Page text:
CompTIA Network+ N10-006 Online Training Series
CompTIA Network+ N10-007 Online Training Series
Total Program Duration
Courses & Program Duration:
Human Resources – 2 Weeks
Bookkeeping and Payroll – 2 Weeks
Project Management Professional – 2 Weeks
Social Media Strategist – 2 Weeks
Microsoft Office – Word (levels 1 & 2) – 1 Week
Microsoft Office – Outlook (levels 1 & 2) – 1 Week
Microsoft Office – Excel (levels 1 & 2 – 1 Week)
Microsoft Office – PowerPoint (levels 1 & 2) – 1 Week
Professional Office Development – 2 Weeks
Program Total Duration – 14 Weeks
The CompTIA Network+ Certification course builds on existing user-level knowledge and experience with personal computer operating systems and networks to present fundamental skills and concepts that students will use on the job in any type of networking career. If students are pursuing a CompTIA technical certification path, the CompTIA A+ certification is an excellent first step to take before preparing for the CompTIA Network+ certification.
Employment of computer support specialists is projected to grow 10 percent from 2018 to 2028, faster than the average for all occupations. More support services will be needed as organizations upgrade their computer equipment and software. Computer support staff will be needed to respond to the installation and repair requirements of increasingly complex computer equipment and software. However, a rise in cloud computing could increase the productivity of computer support specialists, slowing their growth at many firms. Smaller businesses that do not have information technology (IT) departments will contract services from IT consulting firms and increase the demand for computer support specialists in those firms. Employment of support specialists in computer systems design and related services firms is projected to grow 24 percent from 2018 to 2028.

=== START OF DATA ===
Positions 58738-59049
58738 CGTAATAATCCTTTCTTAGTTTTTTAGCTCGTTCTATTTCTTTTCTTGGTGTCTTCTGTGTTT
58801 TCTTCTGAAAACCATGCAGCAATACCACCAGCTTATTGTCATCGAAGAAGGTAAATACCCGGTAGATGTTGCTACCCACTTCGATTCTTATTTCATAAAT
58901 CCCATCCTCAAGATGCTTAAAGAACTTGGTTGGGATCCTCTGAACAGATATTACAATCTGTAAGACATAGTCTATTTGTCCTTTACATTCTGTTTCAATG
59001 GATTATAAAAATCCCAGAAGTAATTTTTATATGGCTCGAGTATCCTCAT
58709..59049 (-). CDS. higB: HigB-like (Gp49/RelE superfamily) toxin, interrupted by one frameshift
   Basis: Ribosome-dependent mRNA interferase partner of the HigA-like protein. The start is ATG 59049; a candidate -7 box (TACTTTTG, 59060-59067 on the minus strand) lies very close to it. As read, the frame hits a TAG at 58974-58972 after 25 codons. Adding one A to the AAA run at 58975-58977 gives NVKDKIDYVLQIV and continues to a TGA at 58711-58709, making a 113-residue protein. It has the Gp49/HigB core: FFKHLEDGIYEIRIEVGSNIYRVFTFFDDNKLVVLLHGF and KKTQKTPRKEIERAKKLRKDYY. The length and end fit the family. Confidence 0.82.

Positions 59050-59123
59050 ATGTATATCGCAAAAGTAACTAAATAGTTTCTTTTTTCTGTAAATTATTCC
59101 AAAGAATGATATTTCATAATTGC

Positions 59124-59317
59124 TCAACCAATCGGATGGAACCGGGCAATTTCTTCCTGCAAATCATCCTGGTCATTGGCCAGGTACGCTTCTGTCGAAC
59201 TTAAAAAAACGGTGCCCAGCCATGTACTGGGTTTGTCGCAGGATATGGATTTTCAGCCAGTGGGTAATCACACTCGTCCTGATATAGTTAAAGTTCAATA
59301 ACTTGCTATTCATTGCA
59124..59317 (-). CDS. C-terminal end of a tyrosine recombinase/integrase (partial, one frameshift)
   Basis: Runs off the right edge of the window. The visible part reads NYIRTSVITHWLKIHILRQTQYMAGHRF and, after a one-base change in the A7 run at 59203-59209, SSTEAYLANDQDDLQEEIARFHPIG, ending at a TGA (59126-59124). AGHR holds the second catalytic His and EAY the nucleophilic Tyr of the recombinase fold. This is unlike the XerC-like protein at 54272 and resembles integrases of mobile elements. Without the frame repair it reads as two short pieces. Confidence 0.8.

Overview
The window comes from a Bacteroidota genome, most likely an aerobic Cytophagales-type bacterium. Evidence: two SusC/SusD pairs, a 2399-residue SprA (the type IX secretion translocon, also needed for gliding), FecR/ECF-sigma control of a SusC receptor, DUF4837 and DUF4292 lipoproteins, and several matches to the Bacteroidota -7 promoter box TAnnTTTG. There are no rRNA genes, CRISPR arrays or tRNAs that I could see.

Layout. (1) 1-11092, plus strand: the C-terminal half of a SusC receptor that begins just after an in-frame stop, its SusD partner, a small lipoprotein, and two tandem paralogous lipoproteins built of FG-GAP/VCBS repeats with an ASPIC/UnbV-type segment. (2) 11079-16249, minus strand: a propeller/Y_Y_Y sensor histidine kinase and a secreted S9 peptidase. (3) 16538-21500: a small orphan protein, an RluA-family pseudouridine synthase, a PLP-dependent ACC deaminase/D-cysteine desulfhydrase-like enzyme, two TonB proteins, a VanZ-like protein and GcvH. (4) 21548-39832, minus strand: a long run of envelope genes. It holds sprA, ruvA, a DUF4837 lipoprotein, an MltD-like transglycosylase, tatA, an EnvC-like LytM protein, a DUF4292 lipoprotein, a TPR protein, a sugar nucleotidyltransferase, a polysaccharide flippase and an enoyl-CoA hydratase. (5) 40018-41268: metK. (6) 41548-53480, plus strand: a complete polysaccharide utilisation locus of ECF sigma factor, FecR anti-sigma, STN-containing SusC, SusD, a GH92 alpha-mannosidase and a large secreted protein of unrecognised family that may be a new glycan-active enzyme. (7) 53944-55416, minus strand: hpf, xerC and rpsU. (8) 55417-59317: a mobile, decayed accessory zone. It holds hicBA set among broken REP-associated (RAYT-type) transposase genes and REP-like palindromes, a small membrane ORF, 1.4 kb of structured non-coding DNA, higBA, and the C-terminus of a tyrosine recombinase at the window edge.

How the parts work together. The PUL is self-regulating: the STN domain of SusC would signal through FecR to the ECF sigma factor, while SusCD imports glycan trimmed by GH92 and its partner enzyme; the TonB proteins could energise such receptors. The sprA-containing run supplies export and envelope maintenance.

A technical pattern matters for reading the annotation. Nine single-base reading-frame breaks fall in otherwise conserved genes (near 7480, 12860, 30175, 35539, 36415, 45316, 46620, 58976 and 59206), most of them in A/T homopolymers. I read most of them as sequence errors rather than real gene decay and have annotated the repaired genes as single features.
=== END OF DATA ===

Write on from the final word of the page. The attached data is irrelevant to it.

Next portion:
Employment growth also may come from increasing demand for IT support services from healthcare industries. This field is expected to greatly increase its use of IT, and support services will be crucial to keep everything running properly.
Job prospects should be favorable. There are usually clear advancement possibilities for computer support specialists, creating new job openings. Applicants with a bachelor’s degree and a strong technical background should have the best job opportunities.
The median annual wage for computer network support specialists was $63,460 in May 2019. The median wage is the wage at which half the workers in an occupation earned more than that amount and half earned less. The lowest 10 percent earned less than $38,990, and the highest 10 percent earned more than $106,420.
The median annual wage for computer user support specialists was $52,270 in May 2019. The lowest 10 percent earned less than $32,330, and the highest 10 percent earned more than $88,470.
In May 2019, the median annual wages for computer network support specialists in the top industries in which they worked were as follows:
|Data processing, hosting, and related services||65,680|
|Computer systems design and related services||64,930|
|Finance and insurance||64,450|
|Management of companies and enterprises||61,990|